March 10–12, 2014 in Lund, Sweden

[Proceedings]
[Sessions]
[Authors]
[Schedule]
[Further material]

The tutorials are free and take place on Monday, 14:00 – 17:30.

**Tutorial 1:** (Room: MA1)

**Simulation and Optimization with JModelica.org and CasADi**

by Modelon AB (Johan Åkesson (contact) and the JModelica.org team), Lund Center for Control of Complex Engineering Systems (LCCC) (Fredrik Magnusson) and Joel Andersson, developer of CasADi.

Optimization of non-linear dynamic systems is gaining increased industrial adoption. Key applications include trajectory optimization, Model Predictive Control (MPC), model calibration, state estimation, and design/sizing problems. This tutorial is based on a novel interactive tool-chain which combines the expressiveness and user-friendliness of Modelica and the optimization extension Optimica, with the speed, flexibility and robustness of a modern computational framework dedicated to optimization. Several hands on exercises are offered to demonstrate the capabilities of the new tool-chain, including parameter estimation, trajectory optimization and MPC. Two common methods, collocation and multiple shooting, will be used to solve dynamic optimization problems. In addition, simulation of Modelica models using Python scripting will be demonstrated. Pitfalls and challenges encountered in dynamic optimization of industrial processes are high-lighted. The tutorial is based on the open source software JModelica.org, PyFMI/Assimulo and CasADi.

**Tutorial 2:** (Room: MA2)

**Introduction to Modeling, Simulation, Debugging, and Optimization with Modelica using OpenModelica**

by Peter Fritzson, Lena Buffoni, Martin Sjölund, Linköpping University, Sweden and Bernhard Bachmann, Fachhochschule Bielefeld, Germany

Object-Oriented modeling is a fast-growing area of modeling and simulation that provides a structured, computer-supported way of doing mathematical and equation-based modeling. Modelica is today the most promising modeling and simulation language in that it effectively unifies and generalizes previous object-oriented modeling languages and provides a sound basis for the basic concepts. The Modelica modeling language is bringing about a revolution in this area, based on its ease of use, visual design of models with combination of lego-like predefined model building blocks, its ability to define model libraries with reusable components, its support for modeling and simulation of complex applications involving parts from several application domains, and many more useful facilities.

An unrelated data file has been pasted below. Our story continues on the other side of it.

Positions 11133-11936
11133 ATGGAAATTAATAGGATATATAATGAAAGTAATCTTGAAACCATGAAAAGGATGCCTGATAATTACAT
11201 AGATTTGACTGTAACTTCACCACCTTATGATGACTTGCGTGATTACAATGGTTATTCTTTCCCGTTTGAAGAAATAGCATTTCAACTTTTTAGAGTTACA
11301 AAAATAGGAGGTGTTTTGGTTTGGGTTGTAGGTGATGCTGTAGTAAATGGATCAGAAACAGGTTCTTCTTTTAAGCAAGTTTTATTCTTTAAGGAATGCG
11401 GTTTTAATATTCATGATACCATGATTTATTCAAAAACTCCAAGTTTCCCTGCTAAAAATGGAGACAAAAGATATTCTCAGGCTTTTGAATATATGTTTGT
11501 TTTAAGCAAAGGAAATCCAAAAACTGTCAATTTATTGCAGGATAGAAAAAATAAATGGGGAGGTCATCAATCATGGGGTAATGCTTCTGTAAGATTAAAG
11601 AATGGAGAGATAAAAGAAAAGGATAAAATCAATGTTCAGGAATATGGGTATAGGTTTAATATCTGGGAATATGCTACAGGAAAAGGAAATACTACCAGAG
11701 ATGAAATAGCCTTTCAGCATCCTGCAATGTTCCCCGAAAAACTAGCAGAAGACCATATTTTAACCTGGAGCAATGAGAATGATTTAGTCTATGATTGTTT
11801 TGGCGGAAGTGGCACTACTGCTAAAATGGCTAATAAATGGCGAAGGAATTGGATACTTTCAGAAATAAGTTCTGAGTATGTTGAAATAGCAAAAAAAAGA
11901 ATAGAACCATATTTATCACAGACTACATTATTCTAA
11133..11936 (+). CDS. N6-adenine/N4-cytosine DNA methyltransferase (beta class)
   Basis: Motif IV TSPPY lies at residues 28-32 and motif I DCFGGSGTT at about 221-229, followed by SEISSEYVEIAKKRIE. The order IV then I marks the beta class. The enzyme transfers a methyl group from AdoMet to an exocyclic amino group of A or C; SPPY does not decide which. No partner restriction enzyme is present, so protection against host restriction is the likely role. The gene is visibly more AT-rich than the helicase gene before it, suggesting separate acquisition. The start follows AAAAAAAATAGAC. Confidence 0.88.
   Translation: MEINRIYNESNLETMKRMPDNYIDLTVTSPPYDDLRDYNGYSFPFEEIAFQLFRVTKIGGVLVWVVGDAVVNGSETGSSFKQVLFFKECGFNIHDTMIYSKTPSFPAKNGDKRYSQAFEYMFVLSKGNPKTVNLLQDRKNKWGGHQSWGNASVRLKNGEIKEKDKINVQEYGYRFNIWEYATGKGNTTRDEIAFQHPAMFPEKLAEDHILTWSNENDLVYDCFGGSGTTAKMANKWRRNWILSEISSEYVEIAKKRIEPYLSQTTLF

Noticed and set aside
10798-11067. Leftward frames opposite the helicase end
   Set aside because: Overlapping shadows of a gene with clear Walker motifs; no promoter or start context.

The tutorial presents an object-oriented component-based approach to computer supported mathematical modeling and simulation through the powerful Modelica language and its associated technology. Modelica can be viewed as an almost universal approach to high level computational modeling and simulation.

The tutorial gives an introduction to the Modelica language to people who are familiar with basic programming concepts. It gives a basic introduction to the concepts of modeling and simulation, as well as the basics of object-oriented component-based modeling for the novice, and an overview of modeling and simulation in a number of application areas. The OpenModelica environment with its graphical user interface and scripting will be used for hands-on exercises.

Moreover, in parallel, for those who already know Modelica, a session on debugging of equation-based models will be given, as well as a short introduction to dynamic optimization (collocation/multiple shooting) with OpenModelica.

**Tutorial 3:** (Room: MA3)

**Modeling and Simulation of Electrical Drives**

By Anton Haumer, Haumer Technical Consulting, and Christian Kral, TGM, Austria

The tutorial starts with an introduction to electric machines. This includes induction machines and permanent magnet synchronous machines. Simple applications of starting and operating the machines will be presented using the Machines packages of the Modelica Standard Library: Electrical.Machines and Magnetic.FundamentalWave.

The new developments will be discussed: extension to multiphase machines with phase numbers greater than 3, and the quasi static implementation based on time domain phasors for highest performance of long term simulations.

For operating electric machines at variable speed usually closed loop drives are used.